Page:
From The Pueblo Cheiftain (Chris Woodka):
Water use for irrigated agriculture in the Lower Arkansas Valley has dwindled at nearly twice the pace for Colorado as a whole over the past 25 years. That information comes from a report issued last week by the U.S. Geological Survey that gives a snapshot of water use in the nation as of 2010.
“It’s a shame that we’ve lost so much farmland in the Arkansas basin,” said Jay Winner, general manager of the Lower Arkansas Valley Water Conservancy District, which formed in 2002 to protect water resources. “Our friends in El Paso County and Aurora need to understand the value of agriculture to this basin. We can’t become dependent on foreign food the way we have with foreign oil.”
The report looks at diversions of streams and groundwater pumping at five-year intervals throughout the United States. It also includes links to data since 1985 that track how water is being used at the county level. Those data show that irrigation water used in Bent, Crowley, Otero, Prowers and Pueblo counties — the primary irrigated farming area of the Arkansas Valley — fell by 35.5 percent. The statewide rate fell 21.7 percent over the 25-year period.
Two factors were at work:
The sales of agricultural water rights to Colorado Springs, Aurora and Pueblo decreased irrigation, particularly in Crowley County, where diversions fell to 8.4 million gallons per day (mg/d) from 114 mg/d in 1985. New state well regulations that require replacement of water that is pumped with water from surface sources. In Prowers County, total diversions from both sources were 144 mg/d, down from 445 mg/d in 1985.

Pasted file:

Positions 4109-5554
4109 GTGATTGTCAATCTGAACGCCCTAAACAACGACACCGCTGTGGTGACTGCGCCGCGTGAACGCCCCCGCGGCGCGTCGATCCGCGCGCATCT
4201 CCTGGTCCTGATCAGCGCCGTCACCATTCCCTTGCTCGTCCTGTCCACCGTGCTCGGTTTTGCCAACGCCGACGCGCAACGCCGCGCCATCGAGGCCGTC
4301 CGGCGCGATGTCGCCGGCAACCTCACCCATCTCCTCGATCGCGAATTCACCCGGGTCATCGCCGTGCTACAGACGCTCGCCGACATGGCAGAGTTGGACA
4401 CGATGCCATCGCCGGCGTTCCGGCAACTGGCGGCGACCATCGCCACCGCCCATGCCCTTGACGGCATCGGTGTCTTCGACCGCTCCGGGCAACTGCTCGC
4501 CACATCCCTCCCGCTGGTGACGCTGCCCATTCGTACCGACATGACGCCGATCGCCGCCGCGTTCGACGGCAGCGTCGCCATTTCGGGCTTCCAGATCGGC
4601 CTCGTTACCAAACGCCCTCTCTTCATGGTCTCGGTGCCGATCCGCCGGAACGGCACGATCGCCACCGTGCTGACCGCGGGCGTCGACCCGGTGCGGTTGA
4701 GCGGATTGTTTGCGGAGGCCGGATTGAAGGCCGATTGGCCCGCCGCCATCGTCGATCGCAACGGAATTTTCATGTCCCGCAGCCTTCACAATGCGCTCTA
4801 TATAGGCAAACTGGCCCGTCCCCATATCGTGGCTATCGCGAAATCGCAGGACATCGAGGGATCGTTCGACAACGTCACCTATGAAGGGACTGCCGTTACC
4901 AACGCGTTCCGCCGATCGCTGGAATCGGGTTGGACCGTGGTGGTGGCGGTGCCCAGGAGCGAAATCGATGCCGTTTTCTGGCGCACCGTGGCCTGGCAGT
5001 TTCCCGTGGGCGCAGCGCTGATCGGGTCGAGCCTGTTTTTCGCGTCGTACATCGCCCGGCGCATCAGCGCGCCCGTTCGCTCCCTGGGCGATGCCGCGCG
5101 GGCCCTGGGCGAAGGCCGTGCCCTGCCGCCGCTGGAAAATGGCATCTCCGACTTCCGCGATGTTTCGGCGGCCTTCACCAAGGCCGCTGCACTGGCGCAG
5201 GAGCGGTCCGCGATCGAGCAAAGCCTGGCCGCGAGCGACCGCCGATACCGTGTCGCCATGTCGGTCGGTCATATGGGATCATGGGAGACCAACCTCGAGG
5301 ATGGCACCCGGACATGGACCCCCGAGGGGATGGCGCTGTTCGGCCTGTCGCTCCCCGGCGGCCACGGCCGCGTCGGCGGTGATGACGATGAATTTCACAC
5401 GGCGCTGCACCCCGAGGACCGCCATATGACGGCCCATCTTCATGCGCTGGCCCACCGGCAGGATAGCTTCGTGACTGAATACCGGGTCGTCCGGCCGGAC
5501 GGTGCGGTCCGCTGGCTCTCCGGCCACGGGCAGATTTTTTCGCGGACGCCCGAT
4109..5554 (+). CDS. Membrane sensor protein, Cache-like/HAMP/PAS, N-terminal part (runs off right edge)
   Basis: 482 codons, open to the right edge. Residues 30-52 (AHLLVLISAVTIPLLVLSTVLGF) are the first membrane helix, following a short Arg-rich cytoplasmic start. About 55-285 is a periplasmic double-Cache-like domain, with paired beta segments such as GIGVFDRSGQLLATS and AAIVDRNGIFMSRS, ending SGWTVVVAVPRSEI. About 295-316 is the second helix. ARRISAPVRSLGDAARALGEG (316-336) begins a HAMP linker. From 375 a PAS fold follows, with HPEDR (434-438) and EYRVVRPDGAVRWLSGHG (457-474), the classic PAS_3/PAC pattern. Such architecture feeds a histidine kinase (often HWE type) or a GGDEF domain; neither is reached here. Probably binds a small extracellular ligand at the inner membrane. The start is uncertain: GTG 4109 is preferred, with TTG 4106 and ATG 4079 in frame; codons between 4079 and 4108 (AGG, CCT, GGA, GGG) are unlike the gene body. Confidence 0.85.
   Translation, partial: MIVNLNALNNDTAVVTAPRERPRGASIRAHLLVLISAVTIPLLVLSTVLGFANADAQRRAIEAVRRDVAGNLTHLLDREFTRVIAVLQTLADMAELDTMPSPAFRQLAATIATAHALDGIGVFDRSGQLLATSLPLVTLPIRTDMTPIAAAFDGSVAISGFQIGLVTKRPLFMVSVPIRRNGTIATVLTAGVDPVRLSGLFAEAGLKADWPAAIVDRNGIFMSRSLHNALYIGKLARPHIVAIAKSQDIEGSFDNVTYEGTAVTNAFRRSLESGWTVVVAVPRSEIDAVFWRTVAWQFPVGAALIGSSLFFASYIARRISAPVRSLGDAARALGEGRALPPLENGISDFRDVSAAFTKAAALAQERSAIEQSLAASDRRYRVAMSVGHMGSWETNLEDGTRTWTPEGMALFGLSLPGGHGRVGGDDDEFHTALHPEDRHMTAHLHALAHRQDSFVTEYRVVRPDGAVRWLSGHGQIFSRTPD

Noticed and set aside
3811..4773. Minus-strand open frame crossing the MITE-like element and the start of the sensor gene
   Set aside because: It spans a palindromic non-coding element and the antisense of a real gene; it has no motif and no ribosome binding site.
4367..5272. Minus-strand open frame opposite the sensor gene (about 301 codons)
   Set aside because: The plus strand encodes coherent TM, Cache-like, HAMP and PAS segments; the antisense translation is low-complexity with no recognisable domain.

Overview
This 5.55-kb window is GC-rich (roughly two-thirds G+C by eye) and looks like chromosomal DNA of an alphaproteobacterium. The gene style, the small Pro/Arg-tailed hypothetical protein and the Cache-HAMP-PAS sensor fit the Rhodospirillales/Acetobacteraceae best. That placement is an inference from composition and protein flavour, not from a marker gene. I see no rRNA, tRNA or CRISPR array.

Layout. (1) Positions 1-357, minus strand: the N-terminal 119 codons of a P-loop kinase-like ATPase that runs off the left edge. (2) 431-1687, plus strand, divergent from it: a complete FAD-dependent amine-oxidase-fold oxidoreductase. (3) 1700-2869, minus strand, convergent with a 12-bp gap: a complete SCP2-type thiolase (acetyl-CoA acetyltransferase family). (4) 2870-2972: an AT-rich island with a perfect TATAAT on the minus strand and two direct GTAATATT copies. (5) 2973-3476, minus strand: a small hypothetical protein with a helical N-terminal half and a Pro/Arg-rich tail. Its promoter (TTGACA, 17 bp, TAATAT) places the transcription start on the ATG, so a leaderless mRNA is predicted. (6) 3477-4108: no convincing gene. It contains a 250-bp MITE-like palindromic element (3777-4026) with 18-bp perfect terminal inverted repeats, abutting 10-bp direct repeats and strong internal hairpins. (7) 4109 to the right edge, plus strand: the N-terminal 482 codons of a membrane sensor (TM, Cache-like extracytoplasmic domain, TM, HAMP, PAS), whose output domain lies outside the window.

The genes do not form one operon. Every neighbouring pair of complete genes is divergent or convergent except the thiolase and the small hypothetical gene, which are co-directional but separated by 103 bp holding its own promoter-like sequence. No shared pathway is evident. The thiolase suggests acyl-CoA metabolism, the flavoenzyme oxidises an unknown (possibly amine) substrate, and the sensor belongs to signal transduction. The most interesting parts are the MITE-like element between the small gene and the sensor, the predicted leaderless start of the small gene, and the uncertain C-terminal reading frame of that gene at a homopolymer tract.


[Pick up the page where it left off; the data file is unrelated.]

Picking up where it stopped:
Bent County irrigation water plummeted by more than 50 percent during the 25-year period, dropping to 134 mg/d from 339 mg/d. Water use held steady in Pueblo and Otero counties, fluctuating along the lines of relative precipitation.
“A lot of the decrease in Prowers and Bent counties goes back to the Kansas v. Colorado decision,” Winner said. “We need to have more science behind the discussion in the future.”
Statewide, water withdrawals and use decreased by 20 percent, dropping to 12.3 million acre-feet withdrawn and 11 million acre-feet used in 2010, compared with 15.3 million acrefeet withdrawn and 13.6 million acre-feet used in 2005. (One acre-foot is 325,851 gallons.) Nationally, there was a 13 percent drop in water withdrawals during the five-year period.
In Colorado in 2010, 88 percent of diverted water was used for irrigation, compared with 90.4 percent in 2005. The share of municipal water shifted upward to 8 percent in 2010 from 6.6 percent in 2005. Most of the rest was used for power generation.
The proportion of groundwater dropped to 12 percent in 2010 from 16 percent in 2005, probably reflecting a state decision to shut down wells in the South Platte basin.
More Arkansas River Basin coverage here.